Kevin Bourrillion is not your run-of-the-mill software engineer. As a developer at Google for over 19 years, he founded and led the company's Java Core Libraries team. According to GitHub, a site that functions as a library for computer geeks to check in and out code, Bourrillion's library is "widely used on most Java projects within Google, and widely used by many other companies as well."
This 43-year-old engineer was among the hundreds laid off by Google this week. In lengthy posts on X, formerly known as Twitter, Bourrillion displayed no anger over his former employer. "Layoffs suck, but in my case... it's fine because I've needed some kind of change in my life for a very long time. And I have no plans to rush into anything else right now. I've got too much to do: cycling, reading, restarting my drum lessons, travel, family time. etc. etc."
The first bi-weekly paycheck has just been cut for 2024, and the media is already awash in news stories about layoffs. According to Layoffs.fyi, a website that tracks tech industry firings, 1,185 tech companies let go of 262,582 employees in 2023. A Wired magazine story put the number at 400,000 over two years. For an industry that ran out of workers to hire during the pandemic, it isn't easy to accept that nearly a half million highly skilled workers are now desperately looking for employment.
And job reductions are not limited to the tech industry either. "Citigroup is planning to lay off 20,000 employees, or about 10% of its workforce, in the next two years as it comes off its worst quarterly financial results in more than a decade," screamed the opening line of a CBS Moneywatch report. This story was on top of the 60,000 global bank layoffs in 2023 story documented by the Financial Times.
As we noted in August, the Biden economy has been a significant disaster for college students, a reliable Democratic constituency. Many companies held out on making returning offers to interns who slogged through last summer trying to impress their bosses. High interest rates and an uncertain economy disproportionately impacted white-collared interns in tech, financial services, and consulting as companies pared back hiring.
During any other election season, the media would be all over such stories, running them on an endless tape with chevrons showing how disastrous hiring has become. But the media is trying its best to provide cover for the Biden administration as it did during the 2020 cycle: it is not only suppressing bad news stories but also exaggerating the good things about the Biden economy, however irrelevant.
An annoyed Fareed Zakaria, the scholarly CNN anchor of Fareed Zakaria GPS, stopped short of ridiculing the American electorate for their stupidity. "Look at surveys from the past few months, and you will find that strikingly high numbers of Americans, sometimes about three-quarters of those polled, think America is on the wrong track. This profound sense of despair is perplexing because I don't find much objective data to support it."
He then rattled off a carefully curated set of macroeconomic indicators that shows how supremely well the Biden economy has been working:
The U.S. economy grew an astonishing 5.2% in the third quarter of 2023. The IMF expects growth for the last year to be 2.1%, which is substantially better than other advanced Western nations, such as Canada, the U.K., and Germany. Inflation is dropping sharply, real wages are up, and manufacturing employment is experiencing a boom. It's hard to find another country where so many measures are pointing in the right direction.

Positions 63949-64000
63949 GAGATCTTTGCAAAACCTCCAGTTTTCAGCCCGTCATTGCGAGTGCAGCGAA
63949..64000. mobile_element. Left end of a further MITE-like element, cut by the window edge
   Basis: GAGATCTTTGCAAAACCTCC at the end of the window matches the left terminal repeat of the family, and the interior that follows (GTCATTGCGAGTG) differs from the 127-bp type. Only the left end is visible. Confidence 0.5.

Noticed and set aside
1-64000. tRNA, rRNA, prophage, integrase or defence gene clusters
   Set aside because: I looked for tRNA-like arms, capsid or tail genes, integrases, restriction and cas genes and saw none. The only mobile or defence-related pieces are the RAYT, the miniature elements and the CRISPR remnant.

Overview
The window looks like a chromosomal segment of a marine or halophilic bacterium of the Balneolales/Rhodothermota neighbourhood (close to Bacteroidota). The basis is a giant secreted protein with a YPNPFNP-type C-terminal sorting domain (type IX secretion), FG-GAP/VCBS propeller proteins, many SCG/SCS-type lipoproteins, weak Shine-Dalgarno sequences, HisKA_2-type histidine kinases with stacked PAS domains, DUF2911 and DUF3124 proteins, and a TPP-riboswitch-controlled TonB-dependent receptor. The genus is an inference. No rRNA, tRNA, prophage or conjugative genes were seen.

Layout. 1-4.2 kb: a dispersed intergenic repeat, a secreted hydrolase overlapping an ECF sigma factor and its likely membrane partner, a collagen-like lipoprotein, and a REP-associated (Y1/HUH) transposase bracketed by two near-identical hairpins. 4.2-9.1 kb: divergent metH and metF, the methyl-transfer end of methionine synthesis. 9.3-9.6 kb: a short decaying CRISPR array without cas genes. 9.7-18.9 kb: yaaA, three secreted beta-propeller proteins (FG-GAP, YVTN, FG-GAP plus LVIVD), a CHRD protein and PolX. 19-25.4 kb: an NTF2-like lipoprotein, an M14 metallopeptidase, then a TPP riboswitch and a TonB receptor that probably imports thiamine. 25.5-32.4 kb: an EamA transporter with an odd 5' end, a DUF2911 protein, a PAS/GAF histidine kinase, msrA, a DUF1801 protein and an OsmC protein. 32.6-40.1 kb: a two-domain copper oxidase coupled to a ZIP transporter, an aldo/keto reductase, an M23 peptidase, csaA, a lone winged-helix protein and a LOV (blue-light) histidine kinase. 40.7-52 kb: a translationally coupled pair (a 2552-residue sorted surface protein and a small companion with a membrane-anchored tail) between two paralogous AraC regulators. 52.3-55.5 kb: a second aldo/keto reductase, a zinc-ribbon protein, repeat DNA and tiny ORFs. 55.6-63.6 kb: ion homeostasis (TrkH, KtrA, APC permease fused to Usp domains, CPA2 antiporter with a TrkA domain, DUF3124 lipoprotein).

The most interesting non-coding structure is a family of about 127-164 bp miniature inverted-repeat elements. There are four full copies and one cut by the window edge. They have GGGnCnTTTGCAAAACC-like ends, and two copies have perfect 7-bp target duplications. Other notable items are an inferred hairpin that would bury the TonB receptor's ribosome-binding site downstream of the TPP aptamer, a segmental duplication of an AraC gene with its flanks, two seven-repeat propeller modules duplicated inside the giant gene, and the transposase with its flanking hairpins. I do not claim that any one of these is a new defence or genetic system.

Mark Twain famously popularized the saying, "There are three kinds of lies: lies, damned lies, and statistics." Zakaria was pulling a Mark Twain by pointing his audience to all kinds of meaningless statistical indicators that have little bearing on the typical individual who wakes up in the morning, gets to work, shops at a grocery store on the way home, and struggles to make ends meet while poring over bills at the dining table.
Had Zakaria consulted our regular reporting, he would have known the truth:
- Bidenflation at 16.6% erodes Americans' purchasing power.
- Annualized Bidenflation hits 5.7%, nearly double the CPI.
- Real wages lag 2.5% since Biden took office.
Meanwhile, residential mortgage rates have been hovering around 7% for the last five months, the highest in over 20 years. According to the Mortgage Professor, a 30-year $500,000 loan at 7% will cost a household a whopping $3,362 a month in mortgage payments (not including taxes, insurance, and maintenance). As a result, the big builders are scaling back on developing new housing projects when America faces an acute housing shortage, compounded by a new external factor unknown to most Americans from prior decades: There are nearly seven million illegal immigrants spanning the country, adding to the demand and worsening the housing crisis.
Layoffs affecting upscale white-collar employees, who typically vote for Democrats in elections, are terrible news for the Biden campaign. The ones who probably made millions over the years encashing stock options will do just fine. The rest of the workforce must confront the Biden economy without a regular paycheck coming in. They also have to contend with the threat of Artificial Intelligence. In March, a Goldman Sachs report said that generative AI could impact 300 million jobs globally, with 37% of U.S. jobs in architecture and engineering. Fareed Zakaria, please note.
Rajkamal Rao is a columnist and a member of the tippinsights editorial board. He is an American entrepreneur and wrote the WorldView column for the Hindu BusinessLine, India's second-largest financial newspaper, on the economy, politics, immigration, foreign affairs, and sports.
Related - Sample layoff announcements in 2024 (Full list here)
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